One of the best first-person accounts of 19th-century frontier life in Montana. First published in 1900, Vaughan's account is a series of letters to his daughter. Contemporary historian Dave Walter adds a new introduction that sets the scene and fills in what readers need to know to appreciate Vaughan's experiences.
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About the Author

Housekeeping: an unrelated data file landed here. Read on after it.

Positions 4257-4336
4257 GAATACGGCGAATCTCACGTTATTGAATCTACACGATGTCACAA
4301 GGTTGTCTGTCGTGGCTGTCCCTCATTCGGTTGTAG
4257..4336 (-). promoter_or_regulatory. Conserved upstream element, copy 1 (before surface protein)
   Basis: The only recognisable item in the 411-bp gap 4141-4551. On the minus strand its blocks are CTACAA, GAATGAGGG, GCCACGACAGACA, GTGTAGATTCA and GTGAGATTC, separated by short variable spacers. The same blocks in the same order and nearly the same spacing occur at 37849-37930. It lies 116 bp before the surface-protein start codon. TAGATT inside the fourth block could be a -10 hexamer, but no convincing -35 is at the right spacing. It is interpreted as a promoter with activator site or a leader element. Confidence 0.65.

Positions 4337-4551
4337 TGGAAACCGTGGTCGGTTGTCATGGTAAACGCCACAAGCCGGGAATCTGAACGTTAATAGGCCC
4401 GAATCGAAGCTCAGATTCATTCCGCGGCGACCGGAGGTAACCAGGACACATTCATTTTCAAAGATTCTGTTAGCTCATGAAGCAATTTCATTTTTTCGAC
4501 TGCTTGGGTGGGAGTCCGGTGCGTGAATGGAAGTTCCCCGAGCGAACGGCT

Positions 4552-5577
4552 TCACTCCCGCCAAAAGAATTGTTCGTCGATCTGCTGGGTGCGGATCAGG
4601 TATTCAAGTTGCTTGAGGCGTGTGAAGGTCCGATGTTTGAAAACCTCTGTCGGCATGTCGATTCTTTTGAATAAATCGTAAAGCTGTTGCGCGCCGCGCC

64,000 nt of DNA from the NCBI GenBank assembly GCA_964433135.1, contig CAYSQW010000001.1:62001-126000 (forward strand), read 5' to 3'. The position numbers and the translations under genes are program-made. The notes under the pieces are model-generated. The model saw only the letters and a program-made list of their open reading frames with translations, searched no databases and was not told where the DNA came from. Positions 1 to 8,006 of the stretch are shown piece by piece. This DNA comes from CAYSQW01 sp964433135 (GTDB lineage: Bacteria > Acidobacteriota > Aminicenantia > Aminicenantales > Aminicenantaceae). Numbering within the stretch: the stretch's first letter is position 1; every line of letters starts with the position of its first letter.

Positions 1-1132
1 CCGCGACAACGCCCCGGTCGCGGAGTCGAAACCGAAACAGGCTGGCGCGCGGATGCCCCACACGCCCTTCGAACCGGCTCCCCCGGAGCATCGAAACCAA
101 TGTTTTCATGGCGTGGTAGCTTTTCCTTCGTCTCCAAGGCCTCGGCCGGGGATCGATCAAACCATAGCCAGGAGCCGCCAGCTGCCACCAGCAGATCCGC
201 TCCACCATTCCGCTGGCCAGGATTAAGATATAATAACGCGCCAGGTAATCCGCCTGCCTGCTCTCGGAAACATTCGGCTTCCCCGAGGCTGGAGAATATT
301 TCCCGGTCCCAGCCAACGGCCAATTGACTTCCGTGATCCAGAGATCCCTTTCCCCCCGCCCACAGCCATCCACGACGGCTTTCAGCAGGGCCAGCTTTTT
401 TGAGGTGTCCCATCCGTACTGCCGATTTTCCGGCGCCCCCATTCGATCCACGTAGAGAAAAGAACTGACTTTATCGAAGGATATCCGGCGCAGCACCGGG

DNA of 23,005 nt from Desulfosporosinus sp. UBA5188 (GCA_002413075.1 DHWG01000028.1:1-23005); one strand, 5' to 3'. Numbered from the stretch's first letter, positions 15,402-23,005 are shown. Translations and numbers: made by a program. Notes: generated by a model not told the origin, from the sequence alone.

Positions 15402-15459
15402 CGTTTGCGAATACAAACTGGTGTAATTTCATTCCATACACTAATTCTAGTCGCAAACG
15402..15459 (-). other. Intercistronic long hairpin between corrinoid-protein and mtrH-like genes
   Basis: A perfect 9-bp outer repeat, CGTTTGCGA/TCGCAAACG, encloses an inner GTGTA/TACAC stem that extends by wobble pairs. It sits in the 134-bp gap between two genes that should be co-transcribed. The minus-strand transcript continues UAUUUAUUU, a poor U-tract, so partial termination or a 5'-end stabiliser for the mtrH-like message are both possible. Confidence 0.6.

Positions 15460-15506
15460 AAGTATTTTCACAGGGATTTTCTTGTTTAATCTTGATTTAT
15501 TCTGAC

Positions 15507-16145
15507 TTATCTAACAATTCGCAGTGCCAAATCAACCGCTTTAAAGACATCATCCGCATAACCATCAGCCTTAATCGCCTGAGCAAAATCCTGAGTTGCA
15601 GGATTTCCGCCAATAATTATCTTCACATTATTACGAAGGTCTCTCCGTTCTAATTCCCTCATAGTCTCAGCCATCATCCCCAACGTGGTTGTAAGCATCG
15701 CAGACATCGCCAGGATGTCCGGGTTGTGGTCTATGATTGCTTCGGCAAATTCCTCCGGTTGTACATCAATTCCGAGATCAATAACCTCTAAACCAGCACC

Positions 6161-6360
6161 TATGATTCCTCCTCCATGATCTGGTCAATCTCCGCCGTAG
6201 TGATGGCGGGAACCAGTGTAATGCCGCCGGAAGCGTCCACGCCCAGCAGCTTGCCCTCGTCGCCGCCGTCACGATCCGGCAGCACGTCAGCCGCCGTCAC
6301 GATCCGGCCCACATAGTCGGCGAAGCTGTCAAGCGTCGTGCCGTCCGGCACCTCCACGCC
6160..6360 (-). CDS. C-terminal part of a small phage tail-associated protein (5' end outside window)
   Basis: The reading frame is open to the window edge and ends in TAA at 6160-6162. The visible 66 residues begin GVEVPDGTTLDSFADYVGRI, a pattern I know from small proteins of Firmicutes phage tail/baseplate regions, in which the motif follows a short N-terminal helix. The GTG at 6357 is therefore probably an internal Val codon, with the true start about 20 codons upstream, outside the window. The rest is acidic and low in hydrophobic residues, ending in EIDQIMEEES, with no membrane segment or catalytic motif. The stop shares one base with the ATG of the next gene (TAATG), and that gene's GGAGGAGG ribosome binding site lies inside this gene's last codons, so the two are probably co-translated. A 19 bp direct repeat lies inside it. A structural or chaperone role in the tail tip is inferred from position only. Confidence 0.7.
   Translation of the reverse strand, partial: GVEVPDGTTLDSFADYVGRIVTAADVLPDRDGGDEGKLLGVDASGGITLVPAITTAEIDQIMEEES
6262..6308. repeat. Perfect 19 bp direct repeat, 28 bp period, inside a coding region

Robert Vaughn is the quintessential Montana pioneer. By his own definition, he had arrived in Montana Territory in the 1860s, worked hard, took risks, involved himself in civic affairs, and prospered. Most important, he had remained on the Montana scene--long enough for his stories of "the early days" to hold credence. The energetic Robert built a solid ranching operation near the present-day town of Vaughn, Montana, his namesake, west of Great Falls. During the 1870s and 1880s the ranch sat relatively close to the Blackfeet reservation, and Vaughn experienced repeated encounters with local Indians and with other bands moving through the area. By the turn of the century, Robert Vaughn's personal kindness and honest public dealings had gained him widespread in Montana.Great Falls residents called him "Uncle Bob." (from the Introduction, by Dave Walter.)
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